The four dozen escaped animals near Zanesville have drawn attention to the issue of restricting the sale and ownership of dangerous exotic animals.
“Zanesville could have been preventable,” said Elyria resident Deirdre Herbert, the mother of Brent Kandra, who was killed by a bear housed at the late Sam Mazzola’s compound in Columbia Township. Kandra suffered about 600 wounds during the attack.
After Kandra’s death in August 2010, former Gov. Ted Strickland issued an executive order temporarily banning the sale and private ownership of exotic animals, including big cats, bears and crocodiles.
However, Gov. John Kasich’s administration allowed the 90-day ban to expire in April.
Rob Nichols, a Kasich spokesman, said Strickland’s executive order was unworkable because it lacked an enforcement mechanism. Nichols said that even if the ban had been in effect, the state would have had no legal authority to shut down Terry Thompson’s Muskingum County farm.
“You have to pursue it legislatively,” he said.
Thompson let his animals escape before shooting himself Tuesday. Sheriff’s deputies in Muskingum County killed 48 animals, which included 18 Bengal tigers and 17 lions, according to The Associated Press.
Nichols said a task force of various groups, including the Ohio chapter of the U.S. Humane Society and the Ohio Association of Animal Owners, which advocates for the rights of private citizens to keep exotic animals, will have policy recommendations ready for the state Legislature in about a month. The task force has been meeting for several months, Nichols said. The Humane Society would like to see the private ownership of exotic animals banned.
Both Herbert and the U.S. Humane Society are calling for Kasich to issue an executive order similar to Strickland’s, which could ban the practice until permanent legislation is enacted. Ohio is one of seven states that does not have any restrictions on the sale or private ownership of dangerous animals at all, said Wayne Pacelle, president and CEO of the society.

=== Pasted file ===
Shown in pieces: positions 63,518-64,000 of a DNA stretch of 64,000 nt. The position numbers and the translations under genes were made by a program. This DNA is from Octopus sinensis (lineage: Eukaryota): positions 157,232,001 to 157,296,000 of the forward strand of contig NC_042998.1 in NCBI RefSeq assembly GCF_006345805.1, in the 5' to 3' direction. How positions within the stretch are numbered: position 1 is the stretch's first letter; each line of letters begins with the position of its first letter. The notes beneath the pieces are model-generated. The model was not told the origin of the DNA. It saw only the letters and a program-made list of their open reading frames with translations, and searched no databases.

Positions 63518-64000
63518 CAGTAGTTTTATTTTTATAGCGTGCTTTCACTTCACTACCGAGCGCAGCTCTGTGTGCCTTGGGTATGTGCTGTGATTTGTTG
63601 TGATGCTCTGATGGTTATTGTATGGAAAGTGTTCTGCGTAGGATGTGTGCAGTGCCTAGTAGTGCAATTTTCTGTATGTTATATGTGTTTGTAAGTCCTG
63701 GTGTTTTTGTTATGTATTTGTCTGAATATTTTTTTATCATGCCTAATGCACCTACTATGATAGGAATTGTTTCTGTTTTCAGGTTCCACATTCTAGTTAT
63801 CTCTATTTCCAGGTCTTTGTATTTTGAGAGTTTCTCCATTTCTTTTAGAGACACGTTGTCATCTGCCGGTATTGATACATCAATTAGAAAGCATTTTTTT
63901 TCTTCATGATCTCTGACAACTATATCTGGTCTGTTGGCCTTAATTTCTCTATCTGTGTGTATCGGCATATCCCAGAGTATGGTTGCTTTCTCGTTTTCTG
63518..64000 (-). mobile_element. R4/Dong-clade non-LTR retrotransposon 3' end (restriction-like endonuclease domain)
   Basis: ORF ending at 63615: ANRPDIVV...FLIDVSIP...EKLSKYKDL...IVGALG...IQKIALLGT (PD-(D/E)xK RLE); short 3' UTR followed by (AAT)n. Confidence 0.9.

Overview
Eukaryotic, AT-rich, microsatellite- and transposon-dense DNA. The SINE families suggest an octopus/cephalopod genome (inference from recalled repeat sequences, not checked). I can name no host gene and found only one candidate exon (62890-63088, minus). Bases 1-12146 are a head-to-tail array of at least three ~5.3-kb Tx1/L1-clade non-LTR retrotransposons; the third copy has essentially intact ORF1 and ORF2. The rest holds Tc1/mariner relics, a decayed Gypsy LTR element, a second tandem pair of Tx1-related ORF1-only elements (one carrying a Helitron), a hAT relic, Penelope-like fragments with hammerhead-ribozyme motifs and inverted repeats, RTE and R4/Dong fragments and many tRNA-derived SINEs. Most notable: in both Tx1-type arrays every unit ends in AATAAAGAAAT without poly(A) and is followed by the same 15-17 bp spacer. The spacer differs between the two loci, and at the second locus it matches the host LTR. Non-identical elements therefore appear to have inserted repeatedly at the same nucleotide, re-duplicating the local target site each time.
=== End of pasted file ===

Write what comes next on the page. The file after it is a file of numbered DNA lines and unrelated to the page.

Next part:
“It is the wild, wild west here in Ohio,” Herbert said. “You can buy them for next to nothing.”
Pacelle said the state could have shut Thompson’s farm down if the ban had remained in effect, because even though current exotic animal owners were grandfathered in, Thompson’s conviction for animal cruelty would have prevented him from continuing to keep them.
“These animals do not belong in people’s backyards or bedrooms or basements,” Pacelle said.
U.S. Rep. Betty Sutton, D-Copley Township, also agreed with the Humane Society.
“For the safety of our families and communities, and for the safety of every animal, it is important that Gov. Kasich reinstate and enforce former Gov. Strickland’s order that bans the sale and transfer of these wild animals while working to pass strong permanent laws against wild animal sale and transfer,” Sutton said in a statement. “The incident in our state this week was tragic, and we must take steps to prevent this from happening again.”
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